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Kate Douglas Wiggin: Rebecca Of Sunnybrook Farm
11. XI. "THE STIRRING OF THE POWERS" (continued)
"All right!" sighed Rebecca. "Out they go; Does the cow go too?"
"Yes, I don't like a cow in a composition," said the difficult Miss Dearborn.
The Milltown trip had not been without its tragic consequences of a small sort; for the next week Minnie Smellie's mother told Miranda Sawyer that she'd better look after Rebecca, for she was given to "swearing and profane language;" that she had been heard saying something dreadful that very afternoon, saying it before Emma Jane and Living Perkins, who only laughed and got down on all fours and chased her.
Rebecca, on being confronted and charged with the crime, denied it indignantly, and aunt Jane believed her.
"Search your memory, Rebecca, and try to think what Minnie overheard you say," she pleaded. "Don't be ugly and obstinate, but think real hard. When did they chase you up the road, and what were you doing?"
A sudden light broke upon Rebecca's darkness.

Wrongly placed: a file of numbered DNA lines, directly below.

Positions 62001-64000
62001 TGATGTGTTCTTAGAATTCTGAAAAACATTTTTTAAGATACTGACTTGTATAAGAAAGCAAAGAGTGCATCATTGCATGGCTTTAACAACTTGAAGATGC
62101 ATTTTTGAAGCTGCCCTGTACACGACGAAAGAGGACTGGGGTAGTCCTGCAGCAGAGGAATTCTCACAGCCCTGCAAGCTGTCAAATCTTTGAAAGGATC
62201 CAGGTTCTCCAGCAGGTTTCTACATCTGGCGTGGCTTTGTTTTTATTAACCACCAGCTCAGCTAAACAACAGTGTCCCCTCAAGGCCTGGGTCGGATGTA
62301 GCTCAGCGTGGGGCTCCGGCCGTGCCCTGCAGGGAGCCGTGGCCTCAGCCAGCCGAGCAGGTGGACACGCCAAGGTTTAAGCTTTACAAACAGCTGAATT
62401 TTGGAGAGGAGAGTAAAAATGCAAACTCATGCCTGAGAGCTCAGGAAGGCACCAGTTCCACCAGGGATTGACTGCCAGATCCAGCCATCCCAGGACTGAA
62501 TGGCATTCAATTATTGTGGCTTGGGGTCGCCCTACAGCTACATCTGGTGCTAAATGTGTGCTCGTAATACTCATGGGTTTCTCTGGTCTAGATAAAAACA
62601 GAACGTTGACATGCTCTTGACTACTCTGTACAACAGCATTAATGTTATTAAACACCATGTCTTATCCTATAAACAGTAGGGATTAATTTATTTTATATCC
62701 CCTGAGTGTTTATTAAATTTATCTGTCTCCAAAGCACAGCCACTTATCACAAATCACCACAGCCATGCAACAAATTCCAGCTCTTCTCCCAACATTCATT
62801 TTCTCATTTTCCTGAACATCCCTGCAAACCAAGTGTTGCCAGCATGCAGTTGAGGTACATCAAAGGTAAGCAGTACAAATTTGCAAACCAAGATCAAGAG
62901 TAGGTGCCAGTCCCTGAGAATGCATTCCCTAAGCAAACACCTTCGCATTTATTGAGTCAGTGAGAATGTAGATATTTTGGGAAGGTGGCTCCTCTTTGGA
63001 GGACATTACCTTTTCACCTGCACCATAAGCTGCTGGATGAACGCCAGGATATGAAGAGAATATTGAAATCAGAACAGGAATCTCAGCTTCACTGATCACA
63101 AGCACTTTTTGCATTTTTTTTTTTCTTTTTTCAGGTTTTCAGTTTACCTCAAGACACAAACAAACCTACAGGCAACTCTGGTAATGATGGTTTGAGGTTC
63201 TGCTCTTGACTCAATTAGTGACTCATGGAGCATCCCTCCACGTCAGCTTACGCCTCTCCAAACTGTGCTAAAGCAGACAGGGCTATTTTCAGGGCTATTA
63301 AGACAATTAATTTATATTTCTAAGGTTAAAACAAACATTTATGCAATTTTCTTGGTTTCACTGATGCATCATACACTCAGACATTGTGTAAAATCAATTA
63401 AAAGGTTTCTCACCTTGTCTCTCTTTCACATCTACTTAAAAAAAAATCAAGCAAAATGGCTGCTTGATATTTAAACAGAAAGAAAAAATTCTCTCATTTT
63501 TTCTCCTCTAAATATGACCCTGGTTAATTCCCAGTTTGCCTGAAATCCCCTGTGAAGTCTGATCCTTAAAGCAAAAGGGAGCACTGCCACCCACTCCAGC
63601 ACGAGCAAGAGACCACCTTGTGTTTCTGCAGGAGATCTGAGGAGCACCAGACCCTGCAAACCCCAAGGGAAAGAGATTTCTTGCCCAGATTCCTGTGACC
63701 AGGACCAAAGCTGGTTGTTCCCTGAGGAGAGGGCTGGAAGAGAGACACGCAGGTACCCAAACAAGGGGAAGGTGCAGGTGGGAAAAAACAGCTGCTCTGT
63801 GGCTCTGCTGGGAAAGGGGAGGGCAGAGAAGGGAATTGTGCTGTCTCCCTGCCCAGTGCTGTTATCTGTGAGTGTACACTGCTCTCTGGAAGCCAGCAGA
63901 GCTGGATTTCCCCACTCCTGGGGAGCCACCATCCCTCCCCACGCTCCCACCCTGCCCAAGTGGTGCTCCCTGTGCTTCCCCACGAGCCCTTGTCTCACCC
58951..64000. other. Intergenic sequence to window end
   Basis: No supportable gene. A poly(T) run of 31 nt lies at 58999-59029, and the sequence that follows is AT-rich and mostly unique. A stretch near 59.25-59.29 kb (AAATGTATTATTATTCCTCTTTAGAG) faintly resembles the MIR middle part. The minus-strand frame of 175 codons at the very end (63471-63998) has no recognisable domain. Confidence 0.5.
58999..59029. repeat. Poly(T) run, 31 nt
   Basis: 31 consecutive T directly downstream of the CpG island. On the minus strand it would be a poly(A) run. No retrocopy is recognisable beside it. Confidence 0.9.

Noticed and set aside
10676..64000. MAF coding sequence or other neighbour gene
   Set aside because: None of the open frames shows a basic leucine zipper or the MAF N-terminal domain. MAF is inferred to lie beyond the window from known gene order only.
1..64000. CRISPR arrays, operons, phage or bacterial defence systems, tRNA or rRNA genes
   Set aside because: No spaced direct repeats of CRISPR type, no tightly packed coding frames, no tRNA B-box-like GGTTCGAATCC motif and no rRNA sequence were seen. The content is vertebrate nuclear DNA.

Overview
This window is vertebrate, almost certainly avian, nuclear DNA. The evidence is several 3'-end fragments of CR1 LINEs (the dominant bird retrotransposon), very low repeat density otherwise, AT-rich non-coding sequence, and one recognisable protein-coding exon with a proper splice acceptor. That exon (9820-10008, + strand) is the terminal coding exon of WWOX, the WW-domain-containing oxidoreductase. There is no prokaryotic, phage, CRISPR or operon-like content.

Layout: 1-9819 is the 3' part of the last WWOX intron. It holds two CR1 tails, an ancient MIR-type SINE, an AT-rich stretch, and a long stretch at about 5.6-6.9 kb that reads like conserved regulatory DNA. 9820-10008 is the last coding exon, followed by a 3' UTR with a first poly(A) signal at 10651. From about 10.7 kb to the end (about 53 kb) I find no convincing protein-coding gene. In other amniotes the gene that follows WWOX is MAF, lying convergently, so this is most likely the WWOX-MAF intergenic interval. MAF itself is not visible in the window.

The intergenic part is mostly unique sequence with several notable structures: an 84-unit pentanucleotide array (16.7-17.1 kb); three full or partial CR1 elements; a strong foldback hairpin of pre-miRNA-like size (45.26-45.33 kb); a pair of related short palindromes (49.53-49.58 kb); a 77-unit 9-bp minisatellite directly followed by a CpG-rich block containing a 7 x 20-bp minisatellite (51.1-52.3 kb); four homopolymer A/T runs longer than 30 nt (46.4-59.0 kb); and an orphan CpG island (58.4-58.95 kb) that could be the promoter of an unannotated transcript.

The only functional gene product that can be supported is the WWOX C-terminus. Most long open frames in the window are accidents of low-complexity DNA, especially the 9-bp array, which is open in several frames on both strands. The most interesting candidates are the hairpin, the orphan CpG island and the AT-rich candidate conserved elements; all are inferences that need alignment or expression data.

"Oh! I see it now," she exclaimed. "It had rained hard all the morning, you know, and the road was full of puddles. Emma Jane, Living, and I were walking along, and I was ahead. I saw the water streaming over the road towards the ditch, and it reminded me of Uncle Tom's Cabin at Milltown, when Eliza took her baby and ran across the Mississippi on the ice blocks, pursued by the bloodhounds. We couldn't keep from laughing after we came out of the tent because they were acting on such a small platform that Eliza had to run round and round, and part of the time the one dog they had pursued her, and part of the time she had to pursue the dog. I knew Living would remember, too, so I took off my waterproof and wrapped it round my books for a baby; then I shouted, `MY GOD! THE RIVER!' just like that--the same as Eliza did in the play; then I leaped from puddle to puddle, and Living and Emma Jane pursued me like the bloodhounds. It's just like that stupid Minnie Smellie who doesn't know a game when she sees one. And Eliza wasn't swearing when she said `My God! the river!' It was more like praying."
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